Competition requires that individuals make demands on a common pool of resources (e.g. water, light, nutrients and space) that are limited. Because this situation occurs frequently, competition is a key interaction that determines population and community structures and dynamics. It would be better for organisms to avoid competition because it harms all involved. Being a better competitor just means you suffer less and have a greater relative fitness; if you could avoid allocating resources to characteristics good only for competition and, for example, allocate resources instead to produce more seeds, then your absolute fitness would increase. Because most plants require the same types of resources, avoiding competition may not be feasible during a plant's life cycle. Thus, individuals are often selected for characteristics that allow them to outcompete others in order to increase their relative fitness (by surviving and reproducing). Outcompeting others requires being better at acquiring more of the common resource pool. It requires being able to tolerate a lack of resources when others acquire more. Hence, the competitive ability of a plant can be measured in two ways: its ability to suppress other individuals (competitive effect), and its ability to avoid being suppressed (competitive response) (Aarssen, 1989; Goldberg, 1990; Goldberg and Landa, 1991).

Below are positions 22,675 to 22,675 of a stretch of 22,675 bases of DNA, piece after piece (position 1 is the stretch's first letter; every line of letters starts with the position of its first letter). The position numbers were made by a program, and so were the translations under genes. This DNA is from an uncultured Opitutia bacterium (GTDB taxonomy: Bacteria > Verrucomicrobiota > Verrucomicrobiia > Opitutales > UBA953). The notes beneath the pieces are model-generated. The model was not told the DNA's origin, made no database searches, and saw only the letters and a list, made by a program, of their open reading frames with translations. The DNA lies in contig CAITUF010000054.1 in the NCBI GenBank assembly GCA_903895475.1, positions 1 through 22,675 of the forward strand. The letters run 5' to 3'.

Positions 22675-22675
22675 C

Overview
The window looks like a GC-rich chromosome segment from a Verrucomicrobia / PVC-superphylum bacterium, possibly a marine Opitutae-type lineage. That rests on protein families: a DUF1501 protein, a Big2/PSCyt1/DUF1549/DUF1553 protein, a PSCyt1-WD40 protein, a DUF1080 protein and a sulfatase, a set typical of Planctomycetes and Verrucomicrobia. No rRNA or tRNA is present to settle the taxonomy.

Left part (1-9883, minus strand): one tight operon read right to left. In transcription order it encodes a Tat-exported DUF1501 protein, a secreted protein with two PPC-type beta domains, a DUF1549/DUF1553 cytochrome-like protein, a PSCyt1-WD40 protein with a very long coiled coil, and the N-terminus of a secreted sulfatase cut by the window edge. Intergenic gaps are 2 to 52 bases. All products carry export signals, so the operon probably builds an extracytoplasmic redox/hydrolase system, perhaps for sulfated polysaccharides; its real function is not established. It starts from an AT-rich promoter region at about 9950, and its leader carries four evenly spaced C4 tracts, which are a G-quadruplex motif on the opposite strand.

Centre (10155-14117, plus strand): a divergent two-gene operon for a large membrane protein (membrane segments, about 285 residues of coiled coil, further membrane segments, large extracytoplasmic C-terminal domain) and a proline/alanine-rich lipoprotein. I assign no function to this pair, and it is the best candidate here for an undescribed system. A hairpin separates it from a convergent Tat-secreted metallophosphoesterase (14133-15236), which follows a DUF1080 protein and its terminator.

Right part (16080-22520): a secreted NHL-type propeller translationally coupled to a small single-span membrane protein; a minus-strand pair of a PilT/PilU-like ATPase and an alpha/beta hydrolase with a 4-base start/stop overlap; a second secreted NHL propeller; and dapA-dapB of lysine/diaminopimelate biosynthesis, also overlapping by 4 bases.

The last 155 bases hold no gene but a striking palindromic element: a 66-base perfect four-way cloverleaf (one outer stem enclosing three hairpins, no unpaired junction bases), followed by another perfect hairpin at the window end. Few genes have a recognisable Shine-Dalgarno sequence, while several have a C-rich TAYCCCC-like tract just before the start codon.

Competition involving plants has been dissected by many authors (Zimdahl, 1980; Keddy, 1989; Grace and Tilman, 1990; Bengtsson et al., 1994; Casper and Jackson, 1997). We focus on the main issues related to competition since these are especially relevant to weeds:
• What is the importance of competition in different environments?
• What general mechanisms of competition for different resources exist?
• What determines the outcome of competition?
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